What can the CDU/CSU count on in this situation at the coalition negotiations? How can a majority be achieved? The big party crisis did not mobilise small parties in the way the CDU would have liked. The radical Alternative for Germany (AfD) and the intractable Greens have gained in popularity: if a coalition with the first is excluded for ideological reasons, then an alliance with the latter contradicts the preservation of stability. Chancellor-candidate Anna-Lena Baerbock and the party’s electoral programme make it clear that they are in favour of changing the course of German policy (for example, for stopping Nord Stream-2). Today the party is supported by about 20% of voters (and in the spring this figure reached 28%)—this is twice as much as 4 years ago, and reflects public demand for innovations. Accordingly, the black-green coalition initially has a potential for conflict.

It turns out that the CDU needs a coalition of three parties. The centrist Free Democratic Party (FDP) claims 10–11% of the vote and could either balance the Greens, or boost the coalition with the CDU/CSU and the SPD to the required majority. The first option was already considered 4 years ago and the negotiations did not lead to success, despite the political weight of Merkel, which Laschet does not have. FDP leader Christian Lindner is not the easiest negotiator and does not have confidence in the Greens. Will he go for another deal?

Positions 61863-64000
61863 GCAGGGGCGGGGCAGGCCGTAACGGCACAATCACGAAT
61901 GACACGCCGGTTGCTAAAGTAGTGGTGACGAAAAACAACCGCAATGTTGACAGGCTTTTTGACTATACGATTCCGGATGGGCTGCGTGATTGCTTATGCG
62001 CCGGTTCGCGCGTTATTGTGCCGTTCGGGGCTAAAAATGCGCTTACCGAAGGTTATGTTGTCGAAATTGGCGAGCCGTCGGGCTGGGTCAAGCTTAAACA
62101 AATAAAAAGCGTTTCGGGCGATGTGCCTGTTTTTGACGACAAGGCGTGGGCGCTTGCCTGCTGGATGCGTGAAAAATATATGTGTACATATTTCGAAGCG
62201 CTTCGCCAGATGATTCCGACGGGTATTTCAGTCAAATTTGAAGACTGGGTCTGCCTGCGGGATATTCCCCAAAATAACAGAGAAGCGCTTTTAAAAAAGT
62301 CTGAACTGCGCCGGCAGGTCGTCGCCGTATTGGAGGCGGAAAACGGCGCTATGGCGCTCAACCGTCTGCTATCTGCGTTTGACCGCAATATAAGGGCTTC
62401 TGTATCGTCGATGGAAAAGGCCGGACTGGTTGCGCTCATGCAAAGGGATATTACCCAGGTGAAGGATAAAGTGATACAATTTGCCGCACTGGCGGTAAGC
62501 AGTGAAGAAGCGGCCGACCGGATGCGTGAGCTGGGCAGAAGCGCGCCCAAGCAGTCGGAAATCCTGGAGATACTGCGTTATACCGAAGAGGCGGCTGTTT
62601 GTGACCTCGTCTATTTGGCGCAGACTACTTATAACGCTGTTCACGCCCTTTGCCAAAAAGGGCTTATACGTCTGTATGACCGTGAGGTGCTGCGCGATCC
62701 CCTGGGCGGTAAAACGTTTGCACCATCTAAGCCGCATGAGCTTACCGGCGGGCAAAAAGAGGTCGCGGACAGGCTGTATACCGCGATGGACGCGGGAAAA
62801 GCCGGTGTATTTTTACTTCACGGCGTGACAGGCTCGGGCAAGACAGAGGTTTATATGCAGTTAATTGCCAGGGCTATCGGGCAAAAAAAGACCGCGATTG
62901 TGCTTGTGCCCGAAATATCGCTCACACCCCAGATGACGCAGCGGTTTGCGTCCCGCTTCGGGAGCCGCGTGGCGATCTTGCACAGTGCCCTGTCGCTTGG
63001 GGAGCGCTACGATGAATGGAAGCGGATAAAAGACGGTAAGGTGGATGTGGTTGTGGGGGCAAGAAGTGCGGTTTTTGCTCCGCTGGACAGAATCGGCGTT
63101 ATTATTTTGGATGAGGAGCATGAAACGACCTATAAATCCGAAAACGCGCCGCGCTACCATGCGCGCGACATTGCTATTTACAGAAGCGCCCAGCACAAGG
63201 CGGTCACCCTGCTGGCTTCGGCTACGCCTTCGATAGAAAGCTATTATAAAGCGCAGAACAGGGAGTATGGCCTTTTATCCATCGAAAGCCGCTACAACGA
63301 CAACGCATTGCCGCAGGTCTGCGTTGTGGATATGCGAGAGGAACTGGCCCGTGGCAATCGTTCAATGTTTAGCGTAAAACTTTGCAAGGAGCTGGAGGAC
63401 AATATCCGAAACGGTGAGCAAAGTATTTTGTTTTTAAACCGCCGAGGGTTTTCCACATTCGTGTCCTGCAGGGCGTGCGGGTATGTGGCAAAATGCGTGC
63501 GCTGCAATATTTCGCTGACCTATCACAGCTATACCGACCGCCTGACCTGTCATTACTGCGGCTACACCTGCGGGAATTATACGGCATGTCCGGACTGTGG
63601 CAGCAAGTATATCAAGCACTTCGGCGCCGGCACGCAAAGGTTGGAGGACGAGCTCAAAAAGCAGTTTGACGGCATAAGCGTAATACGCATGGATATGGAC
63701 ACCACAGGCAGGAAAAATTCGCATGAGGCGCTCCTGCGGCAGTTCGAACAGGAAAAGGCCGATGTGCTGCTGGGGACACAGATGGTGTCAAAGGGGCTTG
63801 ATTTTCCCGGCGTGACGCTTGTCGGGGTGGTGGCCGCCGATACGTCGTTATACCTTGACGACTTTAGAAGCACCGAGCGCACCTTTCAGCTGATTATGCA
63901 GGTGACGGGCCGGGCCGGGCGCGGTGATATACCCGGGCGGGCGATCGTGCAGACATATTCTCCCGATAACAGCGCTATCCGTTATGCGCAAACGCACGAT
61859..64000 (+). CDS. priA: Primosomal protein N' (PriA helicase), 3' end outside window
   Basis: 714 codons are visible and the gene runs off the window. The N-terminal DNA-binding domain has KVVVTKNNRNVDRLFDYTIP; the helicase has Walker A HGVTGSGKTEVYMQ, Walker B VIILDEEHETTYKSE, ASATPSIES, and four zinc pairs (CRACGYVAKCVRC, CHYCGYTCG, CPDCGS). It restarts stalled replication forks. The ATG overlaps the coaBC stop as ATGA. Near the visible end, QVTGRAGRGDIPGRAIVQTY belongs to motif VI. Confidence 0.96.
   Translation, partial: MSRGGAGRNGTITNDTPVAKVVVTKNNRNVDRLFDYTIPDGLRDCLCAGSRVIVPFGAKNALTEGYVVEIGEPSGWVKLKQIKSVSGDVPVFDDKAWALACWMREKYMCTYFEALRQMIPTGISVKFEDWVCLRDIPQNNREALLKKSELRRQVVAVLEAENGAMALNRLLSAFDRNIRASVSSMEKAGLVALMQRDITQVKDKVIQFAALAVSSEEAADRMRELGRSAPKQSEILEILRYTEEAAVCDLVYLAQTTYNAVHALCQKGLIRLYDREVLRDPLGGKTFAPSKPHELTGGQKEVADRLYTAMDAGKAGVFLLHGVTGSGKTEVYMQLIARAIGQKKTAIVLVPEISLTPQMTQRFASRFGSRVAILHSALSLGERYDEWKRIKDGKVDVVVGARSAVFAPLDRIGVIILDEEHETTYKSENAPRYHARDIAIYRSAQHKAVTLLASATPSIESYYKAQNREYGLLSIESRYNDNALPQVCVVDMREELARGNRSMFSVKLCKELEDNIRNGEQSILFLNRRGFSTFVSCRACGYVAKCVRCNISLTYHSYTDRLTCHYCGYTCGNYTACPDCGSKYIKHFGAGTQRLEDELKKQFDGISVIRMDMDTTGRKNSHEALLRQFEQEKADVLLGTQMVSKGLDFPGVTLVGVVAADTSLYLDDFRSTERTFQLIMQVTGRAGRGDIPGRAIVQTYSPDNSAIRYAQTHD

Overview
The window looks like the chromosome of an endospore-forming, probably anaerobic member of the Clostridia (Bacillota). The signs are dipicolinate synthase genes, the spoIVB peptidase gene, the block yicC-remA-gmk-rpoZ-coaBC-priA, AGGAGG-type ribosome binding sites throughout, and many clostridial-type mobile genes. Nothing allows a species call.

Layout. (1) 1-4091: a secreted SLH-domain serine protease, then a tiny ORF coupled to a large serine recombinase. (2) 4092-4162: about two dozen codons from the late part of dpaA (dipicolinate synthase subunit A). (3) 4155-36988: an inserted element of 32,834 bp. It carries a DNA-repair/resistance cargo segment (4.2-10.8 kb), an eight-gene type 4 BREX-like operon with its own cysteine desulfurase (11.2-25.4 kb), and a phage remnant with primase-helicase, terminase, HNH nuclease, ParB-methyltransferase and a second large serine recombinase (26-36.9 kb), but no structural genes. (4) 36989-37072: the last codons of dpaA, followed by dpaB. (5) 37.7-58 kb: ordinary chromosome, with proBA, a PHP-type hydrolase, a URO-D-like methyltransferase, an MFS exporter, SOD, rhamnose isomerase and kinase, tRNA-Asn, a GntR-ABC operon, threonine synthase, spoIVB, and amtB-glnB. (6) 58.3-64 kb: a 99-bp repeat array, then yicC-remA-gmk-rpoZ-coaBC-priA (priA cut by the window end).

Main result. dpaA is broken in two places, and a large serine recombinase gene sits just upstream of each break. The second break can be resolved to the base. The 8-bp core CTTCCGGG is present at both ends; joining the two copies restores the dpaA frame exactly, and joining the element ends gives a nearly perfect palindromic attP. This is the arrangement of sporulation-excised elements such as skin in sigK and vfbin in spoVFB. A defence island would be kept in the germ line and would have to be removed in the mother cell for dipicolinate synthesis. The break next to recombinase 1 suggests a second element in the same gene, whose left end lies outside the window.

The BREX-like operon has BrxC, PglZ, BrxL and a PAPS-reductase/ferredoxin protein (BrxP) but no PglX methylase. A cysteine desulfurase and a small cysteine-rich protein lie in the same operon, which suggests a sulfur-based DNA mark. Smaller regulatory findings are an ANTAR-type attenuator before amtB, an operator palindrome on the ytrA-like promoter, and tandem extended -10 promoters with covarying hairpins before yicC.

The coalition of CDU/CSU, SPD and FDP could have a symbolic meaning in the context of transit—the main colours of the parties add up to the German flag. It responds to the CDU’s stake on continuity (at the expense of the SPD), but tolerates moderate innovation (from the FDP). Germans today have no clear coalition preferences, which indicates that the population has no idea of their capabilities. In this situation, the voter may well support the course towards stability.

In other words, we can talk about the firm intention of the ruling party to maintain the leadership and course of the outgoing chancellor. However, it is controversial whether this stake will work in the long term: coalition negotiations will be difficult, and there are few backup options. Laschet will have to manoeuvre between persistence and concessions, and analysts will have a very interesting autumn.

From our partner RIAC